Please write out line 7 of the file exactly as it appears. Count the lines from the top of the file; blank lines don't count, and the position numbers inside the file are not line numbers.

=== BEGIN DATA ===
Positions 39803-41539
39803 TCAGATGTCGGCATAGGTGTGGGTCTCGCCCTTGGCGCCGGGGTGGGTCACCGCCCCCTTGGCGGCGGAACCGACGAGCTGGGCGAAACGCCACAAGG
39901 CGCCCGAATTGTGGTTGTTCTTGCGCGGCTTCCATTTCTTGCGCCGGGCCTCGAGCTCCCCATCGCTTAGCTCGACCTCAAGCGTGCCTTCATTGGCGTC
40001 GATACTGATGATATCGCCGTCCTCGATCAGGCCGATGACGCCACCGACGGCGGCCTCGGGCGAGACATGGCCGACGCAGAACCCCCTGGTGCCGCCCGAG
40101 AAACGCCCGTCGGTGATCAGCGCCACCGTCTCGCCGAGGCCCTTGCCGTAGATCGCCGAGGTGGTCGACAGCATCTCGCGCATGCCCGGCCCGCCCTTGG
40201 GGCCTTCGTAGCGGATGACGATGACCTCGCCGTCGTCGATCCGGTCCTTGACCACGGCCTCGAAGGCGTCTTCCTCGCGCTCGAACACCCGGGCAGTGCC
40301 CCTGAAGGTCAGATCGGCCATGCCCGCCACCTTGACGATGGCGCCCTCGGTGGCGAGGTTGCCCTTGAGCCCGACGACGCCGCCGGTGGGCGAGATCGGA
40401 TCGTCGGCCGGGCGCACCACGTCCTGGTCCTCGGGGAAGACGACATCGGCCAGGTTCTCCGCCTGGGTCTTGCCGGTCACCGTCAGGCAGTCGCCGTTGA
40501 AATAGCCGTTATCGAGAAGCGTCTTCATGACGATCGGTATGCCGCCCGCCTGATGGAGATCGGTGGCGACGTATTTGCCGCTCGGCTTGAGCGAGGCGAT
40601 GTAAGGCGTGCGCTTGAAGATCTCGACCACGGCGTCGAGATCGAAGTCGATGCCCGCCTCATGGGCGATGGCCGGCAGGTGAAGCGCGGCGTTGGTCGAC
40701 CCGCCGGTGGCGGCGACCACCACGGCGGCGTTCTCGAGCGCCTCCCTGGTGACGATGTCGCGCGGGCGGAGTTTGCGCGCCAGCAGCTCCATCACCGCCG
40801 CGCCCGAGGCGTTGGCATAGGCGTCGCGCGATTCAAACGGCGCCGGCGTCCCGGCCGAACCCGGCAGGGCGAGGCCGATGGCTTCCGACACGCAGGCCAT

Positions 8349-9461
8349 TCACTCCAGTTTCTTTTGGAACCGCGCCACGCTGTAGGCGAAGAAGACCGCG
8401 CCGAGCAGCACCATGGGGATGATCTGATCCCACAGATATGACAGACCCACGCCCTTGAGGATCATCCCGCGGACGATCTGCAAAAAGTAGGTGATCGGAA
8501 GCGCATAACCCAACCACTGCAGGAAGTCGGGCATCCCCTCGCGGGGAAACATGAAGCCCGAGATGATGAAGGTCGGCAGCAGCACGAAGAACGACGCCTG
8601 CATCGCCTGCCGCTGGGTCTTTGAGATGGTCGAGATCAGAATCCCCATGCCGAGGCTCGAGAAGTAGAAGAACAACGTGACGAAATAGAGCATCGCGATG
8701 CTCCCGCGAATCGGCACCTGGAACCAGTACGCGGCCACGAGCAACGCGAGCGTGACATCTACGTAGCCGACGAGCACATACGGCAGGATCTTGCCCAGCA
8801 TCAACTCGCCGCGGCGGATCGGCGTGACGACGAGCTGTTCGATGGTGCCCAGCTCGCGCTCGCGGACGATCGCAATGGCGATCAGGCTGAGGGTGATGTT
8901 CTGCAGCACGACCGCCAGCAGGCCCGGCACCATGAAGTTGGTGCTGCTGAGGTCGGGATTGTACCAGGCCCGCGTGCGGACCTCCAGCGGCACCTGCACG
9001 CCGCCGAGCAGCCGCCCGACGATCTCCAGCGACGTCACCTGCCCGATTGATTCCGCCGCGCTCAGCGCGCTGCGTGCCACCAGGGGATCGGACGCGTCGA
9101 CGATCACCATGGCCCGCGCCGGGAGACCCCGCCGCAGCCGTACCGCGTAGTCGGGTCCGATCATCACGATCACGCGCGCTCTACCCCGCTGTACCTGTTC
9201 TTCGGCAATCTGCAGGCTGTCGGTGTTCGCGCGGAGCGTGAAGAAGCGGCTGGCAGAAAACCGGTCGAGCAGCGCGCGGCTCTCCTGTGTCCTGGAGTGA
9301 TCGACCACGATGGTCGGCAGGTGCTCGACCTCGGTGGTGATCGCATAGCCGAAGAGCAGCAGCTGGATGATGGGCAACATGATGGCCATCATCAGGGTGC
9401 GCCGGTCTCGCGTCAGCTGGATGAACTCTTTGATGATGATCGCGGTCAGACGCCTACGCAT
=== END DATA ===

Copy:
40301 CCTGAAGGTCAGATCGGCCATGCCCGCCACCTTGACGATGGCGCCCTCGGTGGCGAGGTTGCCCTTGAGCCCGACGACGCCGCCGGTGGGCGAGATCGGA